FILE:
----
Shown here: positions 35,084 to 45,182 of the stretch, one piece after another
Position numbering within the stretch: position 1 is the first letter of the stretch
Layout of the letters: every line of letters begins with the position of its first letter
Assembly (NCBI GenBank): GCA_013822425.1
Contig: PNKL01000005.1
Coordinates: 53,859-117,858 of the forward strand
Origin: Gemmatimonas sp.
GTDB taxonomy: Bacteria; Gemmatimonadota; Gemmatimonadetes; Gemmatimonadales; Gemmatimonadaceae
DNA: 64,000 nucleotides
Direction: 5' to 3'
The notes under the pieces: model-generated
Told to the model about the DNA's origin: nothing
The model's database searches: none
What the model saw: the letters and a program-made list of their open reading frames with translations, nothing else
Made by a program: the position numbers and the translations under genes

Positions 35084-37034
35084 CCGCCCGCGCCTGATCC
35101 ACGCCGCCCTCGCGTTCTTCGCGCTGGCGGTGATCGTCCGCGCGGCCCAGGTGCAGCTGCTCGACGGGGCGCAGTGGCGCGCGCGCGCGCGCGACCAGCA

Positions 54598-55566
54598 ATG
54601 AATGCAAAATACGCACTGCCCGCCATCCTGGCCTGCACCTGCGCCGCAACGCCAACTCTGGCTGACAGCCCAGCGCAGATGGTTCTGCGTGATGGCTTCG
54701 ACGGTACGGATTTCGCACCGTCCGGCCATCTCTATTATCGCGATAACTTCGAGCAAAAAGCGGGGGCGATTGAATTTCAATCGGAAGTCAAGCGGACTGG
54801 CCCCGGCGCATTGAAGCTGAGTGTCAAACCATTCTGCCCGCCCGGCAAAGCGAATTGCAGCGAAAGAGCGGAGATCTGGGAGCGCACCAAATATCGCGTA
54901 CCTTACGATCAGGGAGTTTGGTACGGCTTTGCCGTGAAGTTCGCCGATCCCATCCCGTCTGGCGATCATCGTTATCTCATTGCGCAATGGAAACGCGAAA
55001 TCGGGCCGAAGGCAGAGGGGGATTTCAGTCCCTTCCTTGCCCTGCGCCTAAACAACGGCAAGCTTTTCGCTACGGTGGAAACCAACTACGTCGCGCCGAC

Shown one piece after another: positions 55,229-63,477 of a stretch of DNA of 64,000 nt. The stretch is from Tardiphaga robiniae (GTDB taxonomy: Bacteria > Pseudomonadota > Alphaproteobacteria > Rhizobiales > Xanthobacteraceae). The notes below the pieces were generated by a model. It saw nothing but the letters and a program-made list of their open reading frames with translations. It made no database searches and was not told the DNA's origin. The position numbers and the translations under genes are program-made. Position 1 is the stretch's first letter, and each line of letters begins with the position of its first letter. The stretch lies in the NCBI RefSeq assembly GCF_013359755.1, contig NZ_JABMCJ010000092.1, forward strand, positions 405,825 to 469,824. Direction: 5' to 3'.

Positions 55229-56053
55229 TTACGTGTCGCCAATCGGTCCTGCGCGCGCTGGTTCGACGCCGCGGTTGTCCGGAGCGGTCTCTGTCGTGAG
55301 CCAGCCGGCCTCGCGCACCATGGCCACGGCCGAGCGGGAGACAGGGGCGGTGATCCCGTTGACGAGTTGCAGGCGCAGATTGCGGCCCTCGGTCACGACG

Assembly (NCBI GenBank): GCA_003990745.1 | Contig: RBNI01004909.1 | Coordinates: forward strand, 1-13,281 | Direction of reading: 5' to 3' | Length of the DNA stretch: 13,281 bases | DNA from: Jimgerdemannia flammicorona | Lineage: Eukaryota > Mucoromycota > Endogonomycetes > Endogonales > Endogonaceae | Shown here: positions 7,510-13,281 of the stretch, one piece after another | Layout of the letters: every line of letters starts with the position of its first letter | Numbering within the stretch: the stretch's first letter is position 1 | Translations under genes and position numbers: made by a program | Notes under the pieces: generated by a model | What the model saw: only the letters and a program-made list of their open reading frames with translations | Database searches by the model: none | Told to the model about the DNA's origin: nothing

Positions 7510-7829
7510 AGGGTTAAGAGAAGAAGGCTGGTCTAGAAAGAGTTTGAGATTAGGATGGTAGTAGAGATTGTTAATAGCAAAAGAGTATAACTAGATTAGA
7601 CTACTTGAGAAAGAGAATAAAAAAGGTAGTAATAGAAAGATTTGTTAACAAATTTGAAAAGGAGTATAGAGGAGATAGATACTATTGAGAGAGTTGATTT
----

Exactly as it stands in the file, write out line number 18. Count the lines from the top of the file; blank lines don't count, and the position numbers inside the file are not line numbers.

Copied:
35101 ACGCCGCCCTCGCGTTCTTCGCGCTGGCGGTGATCGTCCGCGCGGCCCAGGTGCAGCTGCTCGACGGGGCGCAGTGGCGCGCGCGCGCGCGCGACCAGCA